Seaxburh's sisters were Æthelburg of Faremoutiers, Saethryth, Æthelthryth and possibly Withburga. Her marriage to Eorcenberht produced two sons, both of whom ruled, and two daughters. After her husband's death in 664, Seaxburh remained in Kent to bring up her children. She acted as regent until her young son Ecgberht came of age.
Seaxburh founded the abbeys at Milton Regis and Minster-in-Sheppey, where her daughter Ermenilda was also a nun. She moved to the double monastery at Ely where her sister Æthelthryth was abbess and succeeded her when Æthelthryth died in 679. According to Bede, in 695, Seaxburh organised the movement (or translation) of Æthelthryth's remains to a marble sarcophagus, after they had lain for sixteen years in a common grave. On opening the grave, it was discovered that her body was miraculously preserved. The legend is described in Bede's Ecclesiastical History of the English People, which celebrates the saintly virtues of Æthelthryth, but speaks less highly of Seaxburh, referring only to her marriage, succession as abbess and translation of her sister's relics. The date of Seaxburh's death at Ely is not known. The surviving versions of the Vita Sexburge, compiled after 1106, describe her early life, marriage to Eorcenberht, retirement from secular life and her final years as a nun and abbess at Ely.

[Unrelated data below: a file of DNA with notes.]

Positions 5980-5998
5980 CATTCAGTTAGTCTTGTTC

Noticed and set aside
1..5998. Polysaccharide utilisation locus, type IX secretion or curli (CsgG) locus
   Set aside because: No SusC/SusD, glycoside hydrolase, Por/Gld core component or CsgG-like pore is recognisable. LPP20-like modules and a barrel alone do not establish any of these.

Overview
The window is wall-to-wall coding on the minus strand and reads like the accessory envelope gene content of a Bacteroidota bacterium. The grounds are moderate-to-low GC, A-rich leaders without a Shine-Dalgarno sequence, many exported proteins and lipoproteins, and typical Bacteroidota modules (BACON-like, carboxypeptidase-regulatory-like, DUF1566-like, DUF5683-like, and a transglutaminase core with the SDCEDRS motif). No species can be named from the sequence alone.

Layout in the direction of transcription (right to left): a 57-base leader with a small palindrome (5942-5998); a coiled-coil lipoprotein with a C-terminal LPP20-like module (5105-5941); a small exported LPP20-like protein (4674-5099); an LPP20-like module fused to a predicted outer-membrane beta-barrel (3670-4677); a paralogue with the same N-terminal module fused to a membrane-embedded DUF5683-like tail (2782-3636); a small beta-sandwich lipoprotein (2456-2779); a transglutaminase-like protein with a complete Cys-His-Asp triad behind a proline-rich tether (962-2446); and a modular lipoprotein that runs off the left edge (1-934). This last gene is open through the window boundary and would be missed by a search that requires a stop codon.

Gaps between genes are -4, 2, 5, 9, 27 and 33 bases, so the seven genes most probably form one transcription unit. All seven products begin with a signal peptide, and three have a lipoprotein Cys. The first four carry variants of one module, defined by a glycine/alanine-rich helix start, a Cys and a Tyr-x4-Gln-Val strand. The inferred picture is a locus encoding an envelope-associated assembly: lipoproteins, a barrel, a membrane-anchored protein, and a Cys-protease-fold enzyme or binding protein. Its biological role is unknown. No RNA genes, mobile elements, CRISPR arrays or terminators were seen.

Seaxburh was a daughter of Anna, King of East Anglia, the son of Eni, who ruled the East Angles from the early 640s and was slain together with his son Jurmin, at the Battle of Bulcamp in 653 or 654. She was the sister of Æthelburg and Saethryth, who were both abbesses of Faremoutiers Abbey in Brie, and also the sister of Æthelthryth, who married firstly Tonberht, an ealderman of the South Gyrwe in the Fens, and secondly Ecgfrith of Northumbria. Withburga, who died in 743, may also have been her sister.
Seaxburh married Eorcenberht of Kent, and was the mother of kings Ecgberht (d. 673), Hlothhere (d. 685), and of Saints Eormenhild and Ercengota. Seaxburh was buried at Ely with her sisters Æthelthryth Wihtburh, and with her daughter Eormenhild.
Seaxburh was connected with the royal family of the Magonsætan by her marriage to Eorcenberht, who was king of Kent from 640 to 664. Eorcenberht was the great-uncle of Mildburh and her sisters, the daughters of King Merewalh of the Magonsætan.